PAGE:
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Jennifer thompsonJennifer Thompson: My high school math teacher, Mr. John Staley, has been extremely influential in my academic career. I initially took Pre-Calculus with him and enjoyed his teaching style so much that I took Advanced Placement Statistics with him the next semester. Mr. Staley always went out of his way to help students. When I was a senior and had taken all the math classes that our high school offered, he gave up his own time to set up an independent study for me in Linear Algebra. I owe much of my success both in high school and college to Mr. Staley. Without him I might not have realized my potential or chosen to study engineering in college. Here at University of Maryland, Dr. Greg Jackson has been one of the best professors I have had. He filled his Thermodynamics class with enthusiasm and was always willing to help students. Dr. Jackson encouraged us not only to understand the material conceptually, but helped us to see its real-life applications. Through weekly studio problems and a semester project, Dr. Jackson helped students to see engineering as more than just abstract concepts.
Elissa WashutaElissa Washuta: Much of my success in creative writing has been due to the mentoring of gifted, dedicated educators who have provided guidance that helped me pursue writing as an extracurricular interest. Without my mentors’ assistance during the past eight years, I would have lacked direction in refining my writing skills. I began writing poetry in eighth grade. My English teacher, Ms. Debbie Lockwood, encouraged me to hand in poems for our "free write" assignments and provided serious yet gentle critiques. Her willingness to take my work seriously encouraged me to make it the best that it could be, and I began to feel that producing poems was achievable and worth my time. I am at work on a novel for my senior honors thesis under the direction of Professor Maud Casey. Her expertise has proven invaluable during this early stage of composition and will become even more crucial as I undertake the enormous task of writing and revising the remaining portion. Tara WilliamsonTara Williamson: (Dr. Laure Brooks *** ’05-’06) Ms. Sheila Postlethwaite, my Advanced Placement Literature teacher from Archbishop Spalding High School, taught me that the ability to write well is one of the most important skills a person can possess. Ms. Postlethwaite demonstrated that, for her, teaching was not a job but a lifestyle. She would captivate our attention with thought provoking discussions on various literary works, and assignments that challenged us to look past the mundane. Not a day goes by that I do not utilize these writing skills, and I am certain that her exemplary teaching style is directly related to my academic success in college. Dr. Laure Brooks, who taught me Criminology and Criminal Justice Research Methods here at the University of Maryland, is another exemplary professor. She motivates her students to achieve by accepting nothing less from them than their personal best. Dr. Brooks is consistently prepared, enthusiastic, and fair-minded, both in and outside the classroom. Above all, Dr. Brooks has taught me the importance of setting a good example and of putting quality into everything I do.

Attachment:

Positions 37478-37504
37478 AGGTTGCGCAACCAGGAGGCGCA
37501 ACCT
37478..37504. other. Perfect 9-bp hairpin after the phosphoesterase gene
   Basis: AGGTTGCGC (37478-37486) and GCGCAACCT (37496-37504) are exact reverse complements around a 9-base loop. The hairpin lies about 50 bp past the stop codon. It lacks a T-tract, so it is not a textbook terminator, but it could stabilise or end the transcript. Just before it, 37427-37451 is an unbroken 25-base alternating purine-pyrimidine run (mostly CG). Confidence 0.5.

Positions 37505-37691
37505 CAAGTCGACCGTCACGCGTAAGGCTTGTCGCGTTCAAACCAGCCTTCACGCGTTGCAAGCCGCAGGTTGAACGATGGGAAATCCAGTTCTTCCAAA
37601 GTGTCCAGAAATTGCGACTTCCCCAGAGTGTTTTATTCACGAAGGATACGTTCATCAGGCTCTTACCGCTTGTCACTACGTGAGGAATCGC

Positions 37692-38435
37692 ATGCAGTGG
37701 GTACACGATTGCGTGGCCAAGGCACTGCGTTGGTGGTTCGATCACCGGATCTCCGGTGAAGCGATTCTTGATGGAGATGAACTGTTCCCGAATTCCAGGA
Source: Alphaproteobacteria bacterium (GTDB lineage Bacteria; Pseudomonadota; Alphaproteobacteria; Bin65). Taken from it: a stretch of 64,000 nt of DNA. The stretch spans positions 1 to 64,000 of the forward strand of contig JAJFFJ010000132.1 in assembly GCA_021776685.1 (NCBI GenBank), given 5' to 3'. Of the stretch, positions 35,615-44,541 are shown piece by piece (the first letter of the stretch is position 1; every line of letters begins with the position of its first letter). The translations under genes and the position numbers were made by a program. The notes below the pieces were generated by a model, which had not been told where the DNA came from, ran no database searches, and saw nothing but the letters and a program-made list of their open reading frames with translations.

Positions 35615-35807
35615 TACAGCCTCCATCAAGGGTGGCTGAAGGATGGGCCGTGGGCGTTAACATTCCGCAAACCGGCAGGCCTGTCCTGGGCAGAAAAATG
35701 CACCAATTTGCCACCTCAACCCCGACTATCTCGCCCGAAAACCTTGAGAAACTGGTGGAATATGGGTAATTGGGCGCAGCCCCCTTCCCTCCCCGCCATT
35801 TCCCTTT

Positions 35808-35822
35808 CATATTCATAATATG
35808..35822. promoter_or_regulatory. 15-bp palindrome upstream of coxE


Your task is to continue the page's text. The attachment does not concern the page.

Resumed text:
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Travis YoungTravis Young ( ****Dr. Perinkulam Krishnaprasad ’05-’06) I was fortunate enough to have Mr. Tom Sankey for three consecutive years of high school math. He was, without a doubt, the most animated and idiosyncratic teacher I came into contact with during my high school years. More importantly, his passion rubbed off on students who would rather be doing anything but math. His extremely high expectations pushed me to advance, while the wonderful classroom atmosphere he created made me enjoy doing so. I’ll never forget the time he managed to continue the lesson while we were waiting outside after a fire drill. Dr. Perinkulam Krishnaprasad was my mentor in the M.E.R.I.T. research program. Helpful and willing to listen, he also gave me enough independence to gain valuable laboratory experience. During several meetings, we spoke of future plans and career directions. He was invaluable as an advisor for classes as well. I have taken an additional semester under his guidance and hope to assist him in future projects.

   

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For more information about the Merrill Presidential Scholars Program contact:
Lisa Kiely, Assistant Dean, Office of Undergraduate Studies
2130 Mitchell Bldg. University of Maryland, College Park, MD 20742
Phone: (301)405-0966 Fax:(301)314-9896 Email: lkiely@umd.edu

Philip Merrill Presidential Scholars Program
Office of Undergraduate Studies